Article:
Dividend Kings #17: Procter & Gamble Will Generate Stronger Earnings With A Smaller Brand Portfolio

| About: The Procter (PG)
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Dividend Kings are companies showing over 50 consecutive years of dividend payment increases.

Management’s bold decision to get rid of many smaller/underperforming brands is about to reward shareholders.

PG raised its dividend for the 60th year in a row. This is an incredible anniversary for dividend investors!

By definition, dividend kings are the most elite group of dividend growth companies. Many investors are familiar with the dividend aristocrats, which are S&P 500 companies with at least 25 consecutive years of dividend increases. That list currently includes just over 50 businesses. But what about those super-powered dividend payers that have seen 50 or more years of increases? It is enough of a feat to remain in business for more than 50 years; it is quite extraordinary to have been able to distribute and increase their payouts for a half century. The list now counts 18 companies and are named the Dividend Kings. In these recent weeks, I'm reviewing the 18 Kings.

Today, I will analyze Procter & Gamble (NYSE:PG)

Since I've already done a lengthy analysis on Seeking Alpha (you can read it here), I will concentrate on PG's dividend payment future perspectives.

Business model:

Procter & Gamble is the world's largest household and personal care manufacturer. Management has made a bold decision to get rid of 100 brands and keep its strongest. With a leaner portfolio of 65 brands, the company has gained flexibility in its product offering and is more focused on generating growth for the future. These brands are world leading products with 21 brands generating between $1 and $10 billion dollars in sales annually and 11 with $500 million to $1 billion in sales. Basically, owning shares of PG is like owning shares of 65 different companies. Because of its size and the quality of its products, PG is a key player for many retailers and offers a guarantee of stability on their shelves. PG has obviously benefited from emerging markets growth as well over the past decades.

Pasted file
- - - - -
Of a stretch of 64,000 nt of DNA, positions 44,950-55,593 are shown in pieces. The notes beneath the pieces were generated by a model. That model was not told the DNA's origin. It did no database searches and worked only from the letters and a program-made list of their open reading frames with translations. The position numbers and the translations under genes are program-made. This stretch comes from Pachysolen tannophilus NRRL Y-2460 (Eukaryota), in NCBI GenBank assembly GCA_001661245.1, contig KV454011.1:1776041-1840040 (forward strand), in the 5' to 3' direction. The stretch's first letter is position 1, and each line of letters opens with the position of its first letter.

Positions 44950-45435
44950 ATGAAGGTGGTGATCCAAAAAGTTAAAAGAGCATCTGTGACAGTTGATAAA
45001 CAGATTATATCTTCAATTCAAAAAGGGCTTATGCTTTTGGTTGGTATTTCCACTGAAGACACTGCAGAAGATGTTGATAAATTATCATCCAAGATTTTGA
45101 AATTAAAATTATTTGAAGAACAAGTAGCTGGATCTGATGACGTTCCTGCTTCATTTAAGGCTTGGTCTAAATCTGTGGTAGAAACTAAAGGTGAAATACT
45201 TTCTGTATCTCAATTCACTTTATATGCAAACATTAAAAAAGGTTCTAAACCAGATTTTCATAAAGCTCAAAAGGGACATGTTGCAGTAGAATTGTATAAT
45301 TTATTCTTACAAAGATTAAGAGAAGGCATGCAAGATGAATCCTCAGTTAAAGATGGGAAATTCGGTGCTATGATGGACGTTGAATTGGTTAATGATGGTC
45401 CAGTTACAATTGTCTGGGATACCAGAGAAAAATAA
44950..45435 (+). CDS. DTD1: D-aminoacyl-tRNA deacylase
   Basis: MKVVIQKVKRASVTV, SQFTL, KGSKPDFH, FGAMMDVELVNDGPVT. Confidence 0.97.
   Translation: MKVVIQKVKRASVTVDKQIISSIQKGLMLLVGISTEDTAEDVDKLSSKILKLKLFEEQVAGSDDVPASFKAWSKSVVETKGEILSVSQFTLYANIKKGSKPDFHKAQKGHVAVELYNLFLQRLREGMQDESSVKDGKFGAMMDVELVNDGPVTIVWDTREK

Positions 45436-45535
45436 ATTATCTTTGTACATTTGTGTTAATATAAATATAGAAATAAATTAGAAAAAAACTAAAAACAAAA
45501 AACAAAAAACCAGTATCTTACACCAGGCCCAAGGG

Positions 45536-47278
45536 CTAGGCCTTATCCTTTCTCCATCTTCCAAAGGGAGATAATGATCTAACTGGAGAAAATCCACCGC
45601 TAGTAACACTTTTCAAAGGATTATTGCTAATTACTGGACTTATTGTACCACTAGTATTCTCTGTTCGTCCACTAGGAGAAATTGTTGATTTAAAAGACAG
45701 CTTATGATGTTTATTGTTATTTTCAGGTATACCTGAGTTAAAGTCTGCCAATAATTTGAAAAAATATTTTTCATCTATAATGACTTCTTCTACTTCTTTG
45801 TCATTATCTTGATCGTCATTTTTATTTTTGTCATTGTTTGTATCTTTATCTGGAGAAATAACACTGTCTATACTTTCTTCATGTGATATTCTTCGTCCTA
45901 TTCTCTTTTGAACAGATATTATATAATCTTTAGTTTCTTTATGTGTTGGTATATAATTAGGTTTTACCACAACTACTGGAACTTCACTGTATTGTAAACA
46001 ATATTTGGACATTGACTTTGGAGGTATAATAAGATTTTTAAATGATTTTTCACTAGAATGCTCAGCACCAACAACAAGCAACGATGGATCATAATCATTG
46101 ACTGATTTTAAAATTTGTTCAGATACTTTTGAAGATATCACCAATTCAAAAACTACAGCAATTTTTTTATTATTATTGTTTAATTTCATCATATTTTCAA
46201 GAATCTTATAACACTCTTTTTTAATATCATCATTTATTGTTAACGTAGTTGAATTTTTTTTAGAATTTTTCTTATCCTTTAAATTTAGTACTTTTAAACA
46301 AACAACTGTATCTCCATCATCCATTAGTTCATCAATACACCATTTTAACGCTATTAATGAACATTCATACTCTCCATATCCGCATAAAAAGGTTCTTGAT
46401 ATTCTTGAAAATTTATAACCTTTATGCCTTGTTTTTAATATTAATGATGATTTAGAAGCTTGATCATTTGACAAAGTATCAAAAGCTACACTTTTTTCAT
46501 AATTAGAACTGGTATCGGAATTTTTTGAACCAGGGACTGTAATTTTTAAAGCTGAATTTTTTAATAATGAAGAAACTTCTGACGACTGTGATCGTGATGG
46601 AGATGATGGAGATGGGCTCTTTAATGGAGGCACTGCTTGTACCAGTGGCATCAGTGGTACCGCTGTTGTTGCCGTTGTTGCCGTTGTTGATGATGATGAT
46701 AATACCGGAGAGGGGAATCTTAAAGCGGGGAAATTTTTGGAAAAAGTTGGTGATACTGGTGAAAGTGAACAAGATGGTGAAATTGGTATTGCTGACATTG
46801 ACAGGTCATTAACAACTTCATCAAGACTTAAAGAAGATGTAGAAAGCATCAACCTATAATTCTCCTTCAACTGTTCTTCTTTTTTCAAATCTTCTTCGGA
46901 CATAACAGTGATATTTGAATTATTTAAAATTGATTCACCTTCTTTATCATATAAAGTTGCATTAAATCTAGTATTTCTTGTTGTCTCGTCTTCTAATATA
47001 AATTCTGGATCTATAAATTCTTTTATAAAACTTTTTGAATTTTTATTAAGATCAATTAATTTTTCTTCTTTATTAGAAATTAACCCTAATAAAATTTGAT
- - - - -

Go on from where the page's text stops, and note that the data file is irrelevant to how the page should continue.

Main strengths:

PG's most valuable strengths lie in its intangible asset. Managing such a powerful brand portfolio positions Procter & Gamble as a "must-have" manufacturer for any retailer. By rationalizing their brands, the company was able to improve margins and add more focus to developing their most important assets. PG also benefits from substantial economies of scale due to their size and presence all over the world. Procter & Gamble also spends about $2 billion per year in R&D in order to come up with new products every year. They have the ability to rapidly launch a product and distribute it everywhere on the planet. With less brands to manage, PG will be in a better position to use its R&D budget efficiently.

Potential risks:

Procter & Gamble is active in so many countries that the currency volatility greatly affects their financial performance. As emerging markets develop, new local competitors arise and hurt PG's sales growth and margins. While they are smaller, these competitors often know their market better than PG and play on this factor to fight against the giant. Overall, these are more challenges management must face rather than important risks. The most important risk in my opinion is that PG's stock price is rarely cheap as there is an important premium paid for its stellar record. Therefore, you risk investing in a stock that doesn't grow much in value, but will always pay its due on time.